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Cotton Pests // Cotton insects are the principal cause of yield losses

Cotton insects are the principal cause of yield losses. Estimates indicate that the yield losses due to insect infections would amount to almost 15% of world annual production.

More than 1300 different species of insect pests attack the crop. Among the most common and endogenous species found in cotton fields are:

1. Bollworms
Spotted Bollworm
Egg is greenish blue. The larva of short age is creamy white and black head while large larvae has brownish & blackish spots. Female lays eggs in evening on flowers, flower buds etc of 200 – 400. It can enter into stem, also attack flower buds, balls, enter into it, eat there and secrete fesses outside. The quality of lint is destroyed. Control
Click Here To View Spotted Bollworms Biology  
Pink Bollworm
This forms double seed and hibernate there. Female lays 100-250 eggs singly or double gives on flower, flower buds. The larva enter the flower, secrete material which join flower petals and forms rossetted flowers. The infected flower cannot open and it affects the reproductive parts of flower. It also enters the bolls and closes the hole. It destroys lint. Control
Click Here To View Pink Bollworms Lifecycle  
American Bollworm
It is most destructive pest. Female lays eggs separately up to 1500. Earlier white then brown color. It has 6-7 instars. It can be controlled only up to 3 instars. Soft bolls are its prime food. It eats vigorously and makes hole greater than spotted. It is half outside & half inside. It can also eat leaves. Control
  Click Here To View American Bollworms Life Cycle  
2. WhiteFly
Adults are about 1/16 inch in length (1.5 mm), very active, snow-white, and have 4 wings crossed by 2 indistinct gray lines. Nymphs are less than 1/13 inch in length (.2 mm), immobile, pale-green in color and oval. They have fine, white, wavy threads radiating from their bodies. Both adults and nymphs feed on the undersides of the leaves, sucking out the plant juices. Whiteflies also excrete a glazed, sticky material (honeydew) on the leaves of the plant. This honeydew sometimes becomes covered with a sooty-colored fungus that can completely cover the foliage and lint. Control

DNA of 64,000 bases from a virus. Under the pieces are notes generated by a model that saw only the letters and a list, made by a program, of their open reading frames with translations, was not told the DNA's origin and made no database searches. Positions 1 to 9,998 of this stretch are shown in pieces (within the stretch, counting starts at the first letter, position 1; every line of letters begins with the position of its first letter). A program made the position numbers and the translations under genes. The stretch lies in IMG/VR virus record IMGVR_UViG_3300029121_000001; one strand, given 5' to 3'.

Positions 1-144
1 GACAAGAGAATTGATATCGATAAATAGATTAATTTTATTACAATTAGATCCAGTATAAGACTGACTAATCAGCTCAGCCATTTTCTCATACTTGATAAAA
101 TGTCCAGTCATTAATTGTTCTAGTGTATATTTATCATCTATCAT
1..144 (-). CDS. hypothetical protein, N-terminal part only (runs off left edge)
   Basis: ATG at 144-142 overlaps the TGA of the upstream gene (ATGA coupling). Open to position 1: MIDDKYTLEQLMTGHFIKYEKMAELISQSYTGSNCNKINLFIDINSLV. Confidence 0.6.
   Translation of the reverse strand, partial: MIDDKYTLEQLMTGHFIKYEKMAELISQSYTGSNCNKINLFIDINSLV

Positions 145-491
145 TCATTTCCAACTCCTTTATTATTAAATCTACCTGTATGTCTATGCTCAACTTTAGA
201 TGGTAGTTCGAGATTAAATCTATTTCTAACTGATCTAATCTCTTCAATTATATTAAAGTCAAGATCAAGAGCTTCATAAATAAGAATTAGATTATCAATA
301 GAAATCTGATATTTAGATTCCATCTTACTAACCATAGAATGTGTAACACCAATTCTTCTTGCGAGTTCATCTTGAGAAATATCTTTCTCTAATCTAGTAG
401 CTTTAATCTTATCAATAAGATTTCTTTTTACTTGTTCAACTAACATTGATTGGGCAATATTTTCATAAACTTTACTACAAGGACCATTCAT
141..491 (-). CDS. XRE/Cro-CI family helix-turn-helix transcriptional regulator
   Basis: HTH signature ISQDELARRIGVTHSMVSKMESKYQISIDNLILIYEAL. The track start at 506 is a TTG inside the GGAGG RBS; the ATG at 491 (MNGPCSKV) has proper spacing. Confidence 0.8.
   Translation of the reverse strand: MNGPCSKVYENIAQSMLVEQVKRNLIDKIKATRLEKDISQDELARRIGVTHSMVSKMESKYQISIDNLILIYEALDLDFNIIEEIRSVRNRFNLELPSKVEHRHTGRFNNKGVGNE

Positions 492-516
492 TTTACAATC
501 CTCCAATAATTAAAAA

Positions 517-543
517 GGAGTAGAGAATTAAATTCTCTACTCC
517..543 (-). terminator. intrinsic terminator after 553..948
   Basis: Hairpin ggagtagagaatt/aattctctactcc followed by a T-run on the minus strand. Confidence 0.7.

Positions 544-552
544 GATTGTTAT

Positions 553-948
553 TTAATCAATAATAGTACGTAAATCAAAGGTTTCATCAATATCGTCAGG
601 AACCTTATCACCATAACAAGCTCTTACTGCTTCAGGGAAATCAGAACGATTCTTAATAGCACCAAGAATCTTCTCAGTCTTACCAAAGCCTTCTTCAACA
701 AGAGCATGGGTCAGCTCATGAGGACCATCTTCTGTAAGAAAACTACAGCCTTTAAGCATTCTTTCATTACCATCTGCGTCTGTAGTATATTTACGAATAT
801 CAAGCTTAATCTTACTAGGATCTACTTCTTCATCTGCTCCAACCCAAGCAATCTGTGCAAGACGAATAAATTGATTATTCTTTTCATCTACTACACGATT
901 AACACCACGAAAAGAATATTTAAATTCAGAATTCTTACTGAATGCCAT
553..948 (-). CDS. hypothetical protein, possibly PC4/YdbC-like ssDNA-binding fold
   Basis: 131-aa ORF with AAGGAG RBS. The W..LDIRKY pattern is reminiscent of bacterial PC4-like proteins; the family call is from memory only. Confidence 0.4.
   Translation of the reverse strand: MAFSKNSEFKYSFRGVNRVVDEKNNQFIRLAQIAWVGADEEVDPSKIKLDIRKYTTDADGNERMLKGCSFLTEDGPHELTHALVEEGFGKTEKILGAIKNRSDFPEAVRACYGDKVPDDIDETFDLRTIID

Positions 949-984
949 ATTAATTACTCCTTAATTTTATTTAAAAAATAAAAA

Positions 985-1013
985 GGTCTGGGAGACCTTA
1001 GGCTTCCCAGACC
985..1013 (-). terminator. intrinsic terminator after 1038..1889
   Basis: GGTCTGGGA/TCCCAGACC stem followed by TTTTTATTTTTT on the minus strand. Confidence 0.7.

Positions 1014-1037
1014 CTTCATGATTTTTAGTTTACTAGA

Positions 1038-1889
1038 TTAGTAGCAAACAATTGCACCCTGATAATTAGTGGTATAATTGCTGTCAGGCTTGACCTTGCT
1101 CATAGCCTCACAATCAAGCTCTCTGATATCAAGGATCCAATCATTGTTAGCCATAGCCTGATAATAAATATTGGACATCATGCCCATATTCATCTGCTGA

Click Here To View Whitefly's Life Cycle  
3. ArmyWorm

It was first discovered in North America in 1876. It has a wide range of host plants including vegetables and field crop. It remains active throughout the years in warm location. Development and overall abundance reduced in winter.

Larvae feed on foliage and fruit. Young larvae feed gregariously and skeletonize leaves.Bigger larvae become solitary and eat large irregular holes in foliage.The damage is found in patches in the beginning, but spread widely if not controlled. Control

There are two species of Armyworm in Pakistan
  • Spodoptera littoralis
  • Spodoptera exigua
  Click Here To View Arym Worm Identification  
4. Thrips
Adult thrips may be yellow, brown, or black, depending on the species. They are slender, pointed at both ends, about 1/25(1 mm) inch long, and have 2 pairs of fringed wings. Nymphs are very similar to the adults, but paler in color, and are wingless. Eggs, nymphs, and adults, are found together throughout the summer. Thrips feed on the leaves and terminal buds by rasping the plant tissue and sucking out the juices. This feeding results in ragged, crinkled leaves that curl upward (possum eared). Heavy feeding on seedlings gives the plants a silvery appearance. In severe infestations, the terminal buds may be killed. Control
5. Aphid
It has winged or wingless adults. One is greenish black other has brown color. Its female lays egg but it also can pathogeneses. Both adult & nymph damage secrete, sugary material on which salty mold grows. Control
6. Jassid
It is yellow green in color and nearly 3 mm long it has alternate host i.e. potato, Brinjal etc. Its population increases in July & August both adult & nymph damage Sucks Chlorophyll and plants are weakened. Control
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